Award season has arrived.

We are tasked to consider the most pressing moral issues according to the Screen Actors Guild, the Academy of Motion Picture Arts and Sciences, the Hollywood Foreign Press, the Directors Guild of America and other such organizations that keep America right and just.

It is during these days that the most successful among these affiliates demand the all-powerful “us” to diversify the movies and television.

"If we are committed to inclusion, then that same role that you’re thinking for Sandra Bullock, or for Nicole Kidman … can be thought of … for myself, or for Taraji P. Henson, or for Catalina Sandino Moreno," claims Oscar-winning actress Viola Davis to Entertainment Tonight. 

“I don’t always have to make a statement,” she continues, “Sometimes I just want to be a woman in a story.”

First things first: Viola’s perspective is way off the mark. She must realize that African-Americans should not, and cannot call themselves minorities in American entertainment. For a few years now, they have been nothing less than the colored majority. They’ve earned it and should embrace it. 

Regarding the supposed lack of diversity among the true minorities in Lala Land, Ms. Davis almost makes it sound like a real problem exists. Yet across the golden and silver screens, YouTube, and the major content channels, characters and stories of every color and ethnicity abound. Have you ever poked around the settings on Netflix to take a look at the subtitles options? Surprising isn't it? Try though we might, we simply cannot ignore the thousands more foreign language options that can be experienced on demand from practically anywhere.

Ms. Davis’ claim is, quite frankly, absurd. Surely, there are more stirring ways to enhance her status than repeating this shrill irrelevance. We might respect her more if she came right out with, "I want Angelina Jolie’s roles from now on.” Instead, she blunders to even faintly suggest the rampant replacement of traditionally white archetypes by minority actors.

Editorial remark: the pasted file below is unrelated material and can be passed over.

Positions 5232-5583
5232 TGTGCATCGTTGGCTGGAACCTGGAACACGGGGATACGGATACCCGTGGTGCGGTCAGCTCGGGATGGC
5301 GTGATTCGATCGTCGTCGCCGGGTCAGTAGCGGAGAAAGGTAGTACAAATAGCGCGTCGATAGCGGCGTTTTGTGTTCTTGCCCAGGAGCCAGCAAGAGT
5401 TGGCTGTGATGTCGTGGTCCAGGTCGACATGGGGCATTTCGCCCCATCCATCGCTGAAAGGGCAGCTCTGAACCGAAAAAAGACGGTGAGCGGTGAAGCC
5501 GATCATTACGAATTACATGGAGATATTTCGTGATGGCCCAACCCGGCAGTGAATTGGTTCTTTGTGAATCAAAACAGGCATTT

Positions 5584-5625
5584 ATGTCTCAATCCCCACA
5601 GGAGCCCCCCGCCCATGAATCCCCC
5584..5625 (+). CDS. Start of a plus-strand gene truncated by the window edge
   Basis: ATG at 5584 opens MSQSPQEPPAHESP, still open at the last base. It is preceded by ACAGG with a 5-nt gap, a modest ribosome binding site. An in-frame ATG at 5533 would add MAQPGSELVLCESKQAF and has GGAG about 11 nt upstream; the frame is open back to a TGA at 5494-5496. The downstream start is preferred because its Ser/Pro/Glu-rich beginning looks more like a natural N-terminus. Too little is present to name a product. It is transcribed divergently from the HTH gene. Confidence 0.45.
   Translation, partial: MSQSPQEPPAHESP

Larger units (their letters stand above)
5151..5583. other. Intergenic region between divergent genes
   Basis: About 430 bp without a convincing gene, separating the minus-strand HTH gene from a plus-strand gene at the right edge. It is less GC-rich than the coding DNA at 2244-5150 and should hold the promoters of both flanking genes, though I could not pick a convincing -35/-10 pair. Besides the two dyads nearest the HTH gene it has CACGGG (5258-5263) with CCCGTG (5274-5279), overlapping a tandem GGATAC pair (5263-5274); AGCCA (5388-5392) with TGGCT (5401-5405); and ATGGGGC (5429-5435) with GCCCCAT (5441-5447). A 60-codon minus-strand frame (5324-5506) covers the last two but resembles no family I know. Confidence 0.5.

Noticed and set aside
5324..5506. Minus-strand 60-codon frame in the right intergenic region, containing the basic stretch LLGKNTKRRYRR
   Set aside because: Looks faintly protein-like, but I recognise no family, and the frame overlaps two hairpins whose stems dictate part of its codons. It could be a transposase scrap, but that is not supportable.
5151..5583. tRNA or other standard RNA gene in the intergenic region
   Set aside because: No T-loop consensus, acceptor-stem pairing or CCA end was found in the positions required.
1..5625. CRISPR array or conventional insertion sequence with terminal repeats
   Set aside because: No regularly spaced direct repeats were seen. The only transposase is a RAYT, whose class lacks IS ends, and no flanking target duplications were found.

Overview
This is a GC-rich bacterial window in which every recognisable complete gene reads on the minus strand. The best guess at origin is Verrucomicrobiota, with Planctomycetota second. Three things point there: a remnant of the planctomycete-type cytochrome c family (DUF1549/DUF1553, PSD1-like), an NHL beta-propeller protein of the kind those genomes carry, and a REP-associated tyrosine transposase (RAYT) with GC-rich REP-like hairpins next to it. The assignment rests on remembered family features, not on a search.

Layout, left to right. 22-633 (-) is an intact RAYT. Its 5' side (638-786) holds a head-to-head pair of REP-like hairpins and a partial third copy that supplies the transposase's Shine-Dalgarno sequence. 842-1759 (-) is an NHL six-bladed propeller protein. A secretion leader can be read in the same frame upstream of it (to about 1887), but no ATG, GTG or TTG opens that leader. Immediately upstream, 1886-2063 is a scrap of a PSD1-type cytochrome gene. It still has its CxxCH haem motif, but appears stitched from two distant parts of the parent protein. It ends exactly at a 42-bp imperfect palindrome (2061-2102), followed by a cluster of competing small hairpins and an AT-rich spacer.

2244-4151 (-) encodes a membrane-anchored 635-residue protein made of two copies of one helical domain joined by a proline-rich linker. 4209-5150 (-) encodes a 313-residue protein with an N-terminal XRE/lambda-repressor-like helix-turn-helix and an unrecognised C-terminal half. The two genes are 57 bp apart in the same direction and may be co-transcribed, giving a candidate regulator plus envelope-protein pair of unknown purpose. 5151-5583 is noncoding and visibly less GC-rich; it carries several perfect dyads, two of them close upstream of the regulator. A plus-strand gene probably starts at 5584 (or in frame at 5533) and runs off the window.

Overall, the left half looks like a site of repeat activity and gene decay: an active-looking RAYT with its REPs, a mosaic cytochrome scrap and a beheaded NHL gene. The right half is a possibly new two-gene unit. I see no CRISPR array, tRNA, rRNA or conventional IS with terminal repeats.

The dizzy housewife is no longer the progeny of Lucille Ball; she is the Indian-American actress Sarayu Rao in NBC's "I Feel Bad." To boot, her television parents, the ironic in-laws that not so long ago were typified by the likes of Ray Romano's scripted folks, speak with the undeniable, syllabically syncopated sing-song. 

The modern American woman-with-trust-issues, and the annoying Minnie Mouse voice? She's not the Jewish writer on “Sex and the City” anymore. She's Mindy Kaling on “The Mindy Project.” Truthfully, I didn't set out to specifically point out Indian-Americans, but while I'm at it, how about Padma Lakshmi on “Top Chef,” and Priyanka Chopra on “Quantico.” Consider Aziz Ansari of the comedic realm or — more to the point of inclusion — #MeToo infamy.

Asian-American actors have been smart to stand clear of the whining and for good reason: They don’t need to. Japanese, Chinese, Korean and Southeast Asian talents populate film, television and music. Although with Pacific Islanders, not so much. However, The Rock and Jason Momoa are household American brands, and in New Zealand and Australia, Polynesians, Melanesians, and Indigenous Australians are a mainstay of film and television. Even correct portrayals of Indigenous Americans are readily found. Can there be more?

Perhaps. The truth is that some minorities don’t make their stories available for public consumption. There is no shortage.

When Viola Davis says that sometimes she just wants to play “a woman," its cinematic translation is “the un-remarkable” female. In fact, minority actors play many of today’s specifically unappealing characters. One might say that the Hollywood arts have dulled our exotic edge.

In truth, there are no real-life Chinese immigrants as fragile as the family portrayed in “Fresh off the Boat.” No such Asian male as naïve and impressionable as Louis Huang exists in the restaurant business, let alone one who might successfully immigrate to the United States and compete in the hospitality industry. It actually takes a profound measure of moxie to get to and thrive in Chinatown.

No, Viola, the non-majorities of color see exactly where we are in the land of make-believe. At the moment, we are unremarkably just about everywhere.

Dan Ho, a native of Agat, is a writer and teacher and holds a Ph.D. in indigenous studies. Follow his garden adventures on Instagram @HoandGarden.

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